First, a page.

While the district has career tech tracks available and cooperates with other area schools to provide more career tech options to the students, I believe that we are falling short in the career tech arena. In parallel with the Governor’s and Lieutenant Governor’s initiatives for workforce development, I do think that the district needs to begin discussing ways to meet the needs of students who will not choose to attend a 4-year college. With recent changes to the perceptions of career tech programs along with the incredible demand for skilled labor in the workforce, exploring offerings for HVAC, IT, welding, metal fabrication, construction, automotive technology, etc, Centerville City Schools should explore the opportunities with student need as the guiding principle.
I believe that at some point all-day kindergarten and more periods during the school day are going to need to be considered.

While not something the district can change, I believe that the district needs to have more of a voice where State testing is concerned. I love that our district has never “taught to the tests.” That integrity, however, doesn’t go far to improve district grades. I believe that can be addressed with the State Board of Education.
I know that the district has been very engaged in understanding and addressing safety needs. I understand that student/faculty name badges are in process. What else should the district be doing? It needs to stay on top of all threats to student safety and address them as they present - whether it is an external threat, social media, vaping, drug use, or bullying. Awareness and action are (and always have been) key.
I would not choose and would work to keep all in place, as appropriate. All three options come at an expense, but they are the things that define a district that the community can have confidence in. Teacher-to-student ratios are important to the quality and effectiveness of education. Smaller class size is very appropriate in situations where students require additional assistance - both academically and physically. I am a social worker by trade, and I understand the gaps our district has in the provision of services to have positive outcomes in mental health/non-academic situations. I would work to find other sources of funds to enhance resources available to the students who are in need of all aspects of mental health and social services.
Experience Incumbent Centerville Board of Education members first elected in 2008.
Education 1970: Trotwood-Madison 1974: Miami University
The Ohio General Assembly has walked away from their constitutional responsibility. That responsibility is to adequately fund the schools. Centerville City Schools gets only 13.7 cents back from the State of Ohio on every dollar earmarked for education. We, therefore, must raise the other 86.3 cents locally. We are lowest funded school district in Montgomery County, by far. Board of Education members, by Ohio law, have 4 requirements. One of the 4 is to make sure the school district has enough money to operate. Centerville City Schools, due to a “lack of wealth factors”, is not eligible for tobacco-funded aid for new buildings. Half of our school buildings are over 50 years ago. These buildings need preventative maintenance. Therefore, due to the situation our school district is in due to the General Assembly’s lack of government and leadership, the Levy that Centerville voters will decide on is the absolute correct approach. We have no choice.
Centerville City Schools is a lean operation. We probably underspend on personnel; I cannot think of how we overspend. We are extremely cognizant of every dollar and scrutinize every dollar spent.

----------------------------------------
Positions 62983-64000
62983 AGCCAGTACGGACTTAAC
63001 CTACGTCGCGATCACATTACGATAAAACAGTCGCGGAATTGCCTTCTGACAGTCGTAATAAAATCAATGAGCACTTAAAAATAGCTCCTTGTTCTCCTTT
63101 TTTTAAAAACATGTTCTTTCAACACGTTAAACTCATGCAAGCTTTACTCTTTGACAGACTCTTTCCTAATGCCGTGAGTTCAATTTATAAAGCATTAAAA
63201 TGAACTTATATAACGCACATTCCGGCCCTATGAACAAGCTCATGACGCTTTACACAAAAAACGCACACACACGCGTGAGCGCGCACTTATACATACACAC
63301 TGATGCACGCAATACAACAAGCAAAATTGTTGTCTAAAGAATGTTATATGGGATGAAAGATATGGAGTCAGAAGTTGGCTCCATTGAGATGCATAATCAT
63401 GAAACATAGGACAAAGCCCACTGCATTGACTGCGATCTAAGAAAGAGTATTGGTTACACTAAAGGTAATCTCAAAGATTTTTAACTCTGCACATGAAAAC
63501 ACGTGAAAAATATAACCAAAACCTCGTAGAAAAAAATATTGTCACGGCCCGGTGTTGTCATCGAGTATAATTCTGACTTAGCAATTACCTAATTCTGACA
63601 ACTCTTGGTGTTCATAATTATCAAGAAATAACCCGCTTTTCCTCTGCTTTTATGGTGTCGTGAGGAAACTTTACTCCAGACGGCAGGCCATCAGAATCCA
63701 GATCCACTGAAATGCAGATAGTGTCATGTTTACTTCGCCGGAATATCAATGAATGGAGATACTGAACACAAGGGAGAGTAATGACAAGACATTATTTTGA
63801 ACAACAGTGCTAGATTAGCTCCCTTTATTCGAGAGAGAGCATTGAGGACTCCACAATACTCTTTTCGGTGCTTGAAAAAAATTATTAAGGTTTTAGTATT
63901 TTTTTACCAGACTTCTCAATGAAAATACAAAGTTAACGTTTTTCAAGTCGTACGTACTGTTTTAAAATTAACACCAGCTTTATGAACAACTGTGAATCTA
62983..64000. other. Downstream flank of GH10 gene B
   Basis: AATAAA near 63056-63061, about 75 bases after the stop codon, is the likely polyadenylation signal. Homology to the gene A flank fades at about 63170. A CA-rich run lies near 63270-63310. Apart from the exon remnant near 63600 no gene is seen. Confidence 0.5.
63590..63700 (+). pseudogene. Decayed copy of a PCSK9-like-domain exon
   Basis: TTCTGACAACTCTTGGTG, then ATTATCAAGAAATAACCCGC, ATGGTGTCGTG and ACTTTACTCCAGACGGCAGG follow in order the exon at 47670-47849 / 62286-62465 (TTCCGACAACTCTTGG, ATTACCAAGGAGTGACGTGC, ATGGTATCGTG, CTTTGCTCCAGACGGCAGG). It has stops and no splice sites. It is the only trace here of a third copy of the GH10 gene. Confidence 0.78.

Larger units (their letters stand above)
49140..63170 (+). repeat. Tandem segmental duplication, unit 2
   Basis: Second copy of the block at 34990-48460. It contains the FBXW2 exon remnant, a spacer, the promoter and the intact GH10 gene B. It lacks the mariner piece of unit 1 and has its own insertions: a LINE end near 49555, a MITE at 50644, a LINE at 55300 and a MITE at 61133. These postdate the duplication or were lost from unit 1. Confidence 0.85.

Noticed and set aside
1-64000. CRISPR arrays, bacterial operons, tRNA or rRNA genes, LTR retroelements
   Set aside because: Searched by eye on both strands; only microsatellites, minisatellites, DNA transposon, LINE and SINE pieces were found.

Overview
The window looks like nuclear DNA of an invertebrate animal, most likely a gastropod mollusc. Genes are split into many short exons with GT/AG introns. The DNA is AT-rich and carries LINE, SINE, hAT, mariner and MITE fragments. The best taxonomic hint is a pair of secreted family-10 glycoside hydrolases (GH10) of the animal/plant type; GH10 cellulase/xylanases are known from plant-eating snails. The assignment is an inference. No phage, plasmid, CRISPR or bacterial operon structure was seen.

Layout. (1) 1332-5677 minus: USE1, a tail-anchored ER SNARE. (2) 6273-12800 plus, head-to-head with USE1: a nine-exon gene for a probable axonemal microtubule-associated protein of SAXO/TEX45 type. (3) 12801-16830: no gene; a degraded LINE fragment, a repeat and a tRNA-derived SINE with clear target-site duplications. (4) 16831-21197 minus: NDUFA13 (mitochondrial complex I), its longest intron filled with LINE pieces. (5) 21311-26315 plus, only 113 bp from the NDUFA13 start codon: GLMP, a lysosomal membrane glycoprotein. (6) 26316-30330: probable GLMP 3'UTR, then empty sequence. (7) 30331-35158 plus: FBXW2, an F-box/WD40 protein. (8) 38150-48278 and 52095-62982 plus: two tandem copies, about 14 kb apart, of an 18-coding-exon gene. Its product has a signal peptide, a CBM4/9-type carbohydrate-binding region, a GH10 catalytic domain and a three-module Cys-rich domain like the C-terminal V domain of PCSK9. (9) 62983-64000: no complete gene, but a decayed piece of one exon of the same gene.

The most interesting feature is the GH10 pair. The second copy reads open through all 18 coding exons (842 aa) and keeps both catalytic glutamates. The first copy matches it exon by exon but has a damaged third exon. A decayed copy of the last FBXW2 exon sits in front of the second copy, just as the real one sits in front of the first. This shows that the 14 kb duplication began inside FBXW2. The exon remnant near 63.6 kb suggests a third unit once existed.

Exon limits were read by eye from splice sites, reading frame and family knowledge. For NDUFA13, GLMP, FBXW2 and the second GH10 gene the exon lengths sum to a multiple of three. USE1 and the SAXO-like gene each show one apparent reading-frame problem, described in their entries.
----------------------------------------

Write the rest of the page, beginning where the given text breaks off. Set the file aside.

Centerville Schools has done an outstanding job of meeting the community’s needs, while at the same time, implemented many unfunded mandates from the Ohio General Assembly. In a big, diverse school system of some +8300 students, we provide an education that is second-to-none in the Dayton area. We meet every student where they are and provide individualized education for every student. I am very proud of all of our employees who work hard each and every day for our community and our students.
I believe we are a little behind on technology. Most of that is due to our funding bind from the State of Ohio. We are working slowly to make sure every student has access to a chrome book. This takes time, but we are getting there!
As a business owner all my adult life, I would like to see more basic business fundamentals taught to ALL students. I would like to see every student be required to take a basic course in economics, bookkeeping, and income tax preparation. All would be used as adults, rather than a requirement of 2 years of a foreign language, for example. Nothing against foreign language, but basic business acumen being introduced in high school would be, in my opinion, a useful tool in every student’s life.
I believe Centerville City Schools is there, meeting the needs of academic performance. There are many factors that comprise academic performance. Some the District can control, some the District cannot control. The items within our control, we do a pretty good job of meeting academic performance. Ask our graduates!
Centerville City Schools has an unbelievably good relationship with both the Centerville Police Department and the Washington Twp Sheriff’s Department. School safety has evolved from hiding from an attacker to running from the building in the event of an attack. We have a solid safety plan in place for every single building, in conjunction with the closest law enforcement location. I think I would like to see a better situation at some of building entrances, such a double buzz situation. Buzz to enter a entrance, then another buzz to enter the building, as opposed to a single buzz letting someone directly into the building.
I think you can both. Centerville City Schools has both. Research and common sense show that lower class sizes increase academic performance. Our Administration, our Board of Education, and our students are all concerned about safety, and mental health issues. Centerville Schools has increased school resource officers in the last several years. Our SROs provide a vital service to both the students and the community.